A police officer testifying in a criminal case generally may not, under the guise of explaining how an investigation focused on the defendant, relate hearsay statements of others.  State v. Cermak, 365 N.W.2d 243, 247 (Minn. 1985).  But no objection was interposed at trial, presumably because the response gave credence to Fields’ theory of the case that the police immediately and prematurely focused on him as the sole suspect.  Accordingly, review of this issue is deemed to have been forfeited.  State v. Litzau, 650 N.W.2d 177, 181 (Minn. 2002) (“[W]here a defendant fails to object to a particular error at trial, the defendant is deemed to have forfeited his right to have the alleged error reviewed on appeal[.]”). 


            Fields argues pro se that the evidence was insufficient to support the jury’s verdict.  Specifically, he asserts that the evidence was insufficient as to (1) his identity as the shooter; (2) premeditation; and (3) intent.  Our review of the sufficiency of the evidence is “limited to a painstaking analysis of the record to determine whether the evidence, when viewed in a light most favorable to the conviction, was sufficient to permit the jurors to reach the verdict which they did.”  State v. Webb, 440 N.W.2d 426, 430 (Minn. 1989). 

An individual is guilty of first-degree murder if he “causes the death of a human being with premeditation and with intent to effect the death of the person or of another.”  Minn. Stat. § 609.185(1) (2002).  Premeditation means “to consider, plan or prepare for, or determine to commit, the act referred to prior to its commission.”   Minn. Stat. § 609.18 (2002).  Premeditation “does not require proof of extensive planning or preparation to kill, nor does it require any specific period of time for deliberation.”  State v. Cooper, 561 N.W.2d 175, 180 (Minn. 1997).  But premeditation does require proof that after the defendant formed the intent and before the commission of the act, some appreciable amount of time elapsed during which the defendant considered, planned, or prepared for his or her actions.  State v. Moore, 481 N.W.2d 355, 361 (Minn. 1992).  Intent “means that the actor either has a purpose to do the thing or cause the result specified or believes that the act, if successful, will cause that result.”  Minn. Stat. § 609.02, subd. 9(4) (2002).  Intent to cause death “may be inferred from the manner of shooting.”  State v. Boitnott, 443 N.W.2d 527, 531 (Minn. 1989) (citing State v. Harris, 405 N.W.2d 224, 229 (Minn. 1987)).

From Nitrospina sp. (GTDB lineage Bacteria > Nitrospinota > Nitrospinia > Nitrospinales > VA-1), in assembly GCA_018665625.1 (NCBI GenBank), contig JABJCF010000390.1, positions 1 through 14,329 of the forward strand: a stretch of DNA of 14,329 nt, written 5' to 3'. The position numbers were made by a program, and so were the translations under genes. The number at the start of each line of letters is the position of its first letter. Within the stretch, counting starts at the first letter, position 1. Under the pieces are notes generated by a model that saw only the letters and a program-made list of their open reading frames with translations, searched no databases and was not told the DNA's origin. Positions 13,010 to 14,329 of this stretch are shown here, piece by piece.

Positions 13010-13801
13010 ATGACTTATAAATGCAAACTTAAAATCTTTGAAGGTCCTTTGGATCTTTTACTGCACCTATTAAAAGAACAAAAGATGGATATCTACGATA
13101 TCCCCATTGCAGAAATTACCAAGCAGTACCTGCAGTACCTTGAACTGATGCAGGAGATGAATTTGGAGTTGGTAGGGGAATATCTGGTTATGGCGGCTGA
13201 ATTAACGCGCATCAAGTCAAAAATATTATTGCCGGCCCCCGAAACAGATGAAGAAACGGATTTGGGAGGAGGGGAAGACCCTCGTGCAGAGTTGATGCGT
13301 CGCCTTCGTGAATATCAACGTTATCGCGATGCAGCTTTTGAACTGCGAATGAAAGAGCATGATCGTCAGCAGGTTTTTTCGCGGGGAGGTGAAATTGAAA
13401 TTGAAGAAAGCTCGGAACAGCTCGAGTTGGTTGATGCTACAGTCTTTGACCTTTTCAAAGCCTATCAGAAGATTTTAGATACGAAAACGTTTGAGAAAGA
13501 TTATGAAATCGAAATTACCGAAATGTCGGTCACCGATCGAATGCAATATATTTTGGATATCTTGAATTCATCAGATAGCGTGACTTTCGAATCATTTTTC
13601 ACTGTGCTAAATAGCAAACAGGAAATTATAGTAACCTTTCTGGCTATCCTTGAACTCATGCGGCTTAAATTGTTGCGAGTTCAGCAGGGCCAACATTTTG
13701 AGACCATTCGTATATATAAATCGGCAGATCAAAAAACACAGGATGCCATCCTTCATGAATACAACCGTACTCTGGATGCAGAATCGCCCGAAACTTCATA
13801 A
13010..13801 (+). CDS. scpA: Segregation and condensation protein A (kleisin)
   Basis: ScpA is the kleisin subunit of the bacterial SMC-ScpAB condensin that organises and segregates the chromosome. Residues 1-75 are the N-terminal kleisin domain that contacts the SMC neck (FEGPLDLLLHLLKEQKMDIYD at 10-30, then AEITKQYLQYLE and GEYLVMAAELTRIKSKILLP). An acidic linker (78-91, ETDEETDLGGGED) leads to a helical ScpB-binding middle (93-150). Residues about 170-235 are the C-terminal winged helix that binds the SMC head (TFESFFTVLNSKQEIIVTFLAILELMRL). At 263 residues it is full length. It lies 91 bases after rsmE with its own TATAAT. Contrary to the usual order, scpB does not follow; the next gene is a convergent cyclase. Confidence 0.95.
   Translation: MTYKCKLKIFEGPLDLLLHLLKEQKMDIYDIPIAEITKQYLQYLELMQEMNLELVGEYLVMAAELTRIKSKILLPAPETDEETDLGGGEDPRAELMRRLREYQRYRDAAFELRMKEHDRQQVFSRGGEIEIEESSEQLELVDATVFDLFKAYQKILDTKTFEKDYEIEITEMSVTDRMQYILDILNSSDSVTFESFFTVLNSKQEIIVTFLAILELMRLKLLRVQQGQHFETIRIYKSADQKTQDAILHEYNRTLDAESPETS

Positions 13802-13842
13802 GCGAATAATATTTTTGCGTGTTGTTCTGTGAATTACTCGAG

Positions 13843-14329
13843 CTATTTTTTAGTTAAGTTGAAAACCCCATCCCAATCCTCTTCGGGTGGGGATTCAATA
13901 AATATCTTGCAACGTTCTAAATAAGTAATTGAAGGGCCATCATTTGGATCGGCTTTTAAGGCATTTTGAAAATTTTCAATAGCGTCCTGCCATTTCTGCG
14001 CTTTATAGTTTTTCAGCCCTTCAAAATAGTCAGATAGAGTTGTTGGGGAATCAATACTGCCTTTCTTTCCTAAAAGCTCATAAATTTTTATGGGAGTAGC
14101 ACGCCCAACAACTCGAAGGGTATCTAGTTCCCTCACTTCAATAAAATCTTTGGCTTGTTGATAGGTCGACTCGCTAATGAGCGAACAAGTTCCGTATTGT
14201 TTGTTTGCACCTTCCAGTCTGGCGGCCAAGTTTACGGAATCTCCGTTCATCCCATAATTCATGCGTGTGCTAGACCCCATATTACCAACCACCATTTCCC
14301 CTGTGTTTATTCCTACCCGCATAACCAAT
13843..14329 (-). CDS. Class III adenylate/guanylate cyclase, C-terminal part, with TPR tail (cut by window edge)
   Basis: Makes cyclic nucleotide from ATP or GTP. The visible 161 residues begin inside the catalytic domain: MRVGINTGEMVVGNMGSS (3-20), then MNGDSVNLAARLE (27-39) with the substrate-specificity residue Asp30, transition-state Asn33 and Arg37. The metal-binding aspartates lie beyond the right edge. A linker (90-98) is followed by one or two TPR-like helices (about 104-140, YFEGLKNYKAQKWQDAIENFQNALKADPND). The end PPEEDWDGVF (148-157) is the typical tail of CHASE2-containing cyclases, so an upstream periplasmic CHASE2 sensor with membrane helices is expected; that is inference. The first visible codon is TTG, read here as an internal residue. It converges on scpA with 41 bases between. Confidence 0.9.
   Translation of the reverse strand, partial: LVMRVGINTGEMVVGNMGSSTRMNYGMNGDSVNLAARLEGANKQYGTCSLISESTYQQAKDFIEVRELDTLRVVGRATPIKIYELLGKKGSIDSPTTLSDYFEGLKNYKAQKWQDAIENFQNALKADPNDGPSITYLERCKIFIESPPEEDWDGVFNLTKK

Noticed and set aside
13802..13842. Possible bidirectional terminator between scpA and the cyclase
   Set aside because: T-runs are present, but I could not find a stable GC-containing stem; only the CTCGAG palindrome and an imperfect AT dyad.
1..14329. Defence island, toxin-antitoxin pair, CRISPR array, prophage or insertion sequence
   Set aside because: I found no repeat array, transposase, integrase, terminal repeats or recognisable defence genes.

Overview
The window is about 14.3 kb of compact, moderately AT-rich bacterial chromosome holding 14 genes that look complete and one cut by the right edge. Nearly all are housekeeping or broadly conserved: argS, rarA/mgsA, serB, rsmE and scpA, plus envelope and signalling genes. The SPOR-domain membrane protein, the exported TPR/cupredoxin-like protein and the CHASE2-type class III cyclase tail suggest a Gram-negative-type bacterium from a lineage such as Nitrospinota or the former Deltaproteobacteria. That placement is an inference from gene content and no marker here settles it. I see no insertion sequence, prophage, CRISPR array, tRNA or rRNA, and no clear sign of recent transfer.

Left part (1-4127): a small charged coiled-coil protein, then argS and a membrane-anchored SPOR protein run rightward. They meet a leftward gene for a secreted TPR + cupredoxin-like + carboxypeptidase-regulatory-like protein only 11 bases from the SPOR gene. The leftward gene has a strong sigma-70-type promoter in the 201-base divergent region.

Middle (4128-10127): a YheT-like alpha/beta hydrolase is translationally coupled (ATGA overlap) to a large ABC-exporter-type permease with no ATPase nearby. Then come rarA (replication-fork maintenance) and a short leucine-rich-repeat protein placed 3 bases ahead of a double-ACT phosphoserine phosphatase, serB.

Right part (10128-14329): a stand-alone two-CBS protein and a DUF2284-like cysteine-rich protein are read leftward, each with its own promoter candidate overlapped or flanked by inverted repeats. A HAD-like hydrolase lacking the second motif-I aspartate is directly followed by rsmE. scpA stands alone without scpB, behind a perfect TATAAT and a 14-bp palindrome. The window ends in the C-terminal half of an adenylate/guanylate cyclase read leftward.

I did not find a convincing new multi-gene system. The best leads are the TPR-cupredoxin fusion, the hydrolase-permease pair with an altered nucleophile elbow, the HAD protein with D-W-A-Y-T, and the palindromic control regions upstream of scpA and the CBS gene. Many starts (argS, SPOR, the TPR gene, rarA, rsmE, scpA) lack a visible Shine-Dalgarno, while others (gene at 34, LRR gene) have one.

Here there was ample evidence of Fields’ identity as the shooter, including eyewitness accounts of the shooting and consistent descriptions of the shooter; identifications from photographic lineups; telephone records; jailhouse admissions and surveillance videotapes.  As for premeditation and intent, the evidence showed that Fields carried a semiautomatic pistol from his apartment to the bus stop, confirmed the identity of the person who allegedly had attempted to rob his cousin, leaned into a city bus full of people and opened fire, striking the alleged robber and a nearby passenger; and as he fled, Fields fired more rounds into the side of the bus in the direction of the alleged robber.  Viewed in a light most favorable to the verdict, we hold that the evidence clearly supports the jury’s finding of guilt.


Finally, Fields challenges the denial of jail credit and calculation of the duration of his sentence for attempted first-degree murder.  At the time of the current offenses, Fields was on probation with a stayed 84-month sentence for burglary that initially was part of an Extended Jurisdiction Juvenile (EJJ) disposition.  After revoking probation and executing the 84-month burglary sentence, the court imposed permissive consecutive sentences for the current sentences.  The court denied credit for the 571 days Fields spent at the Glen Mills treatment facility in Pennsylvania.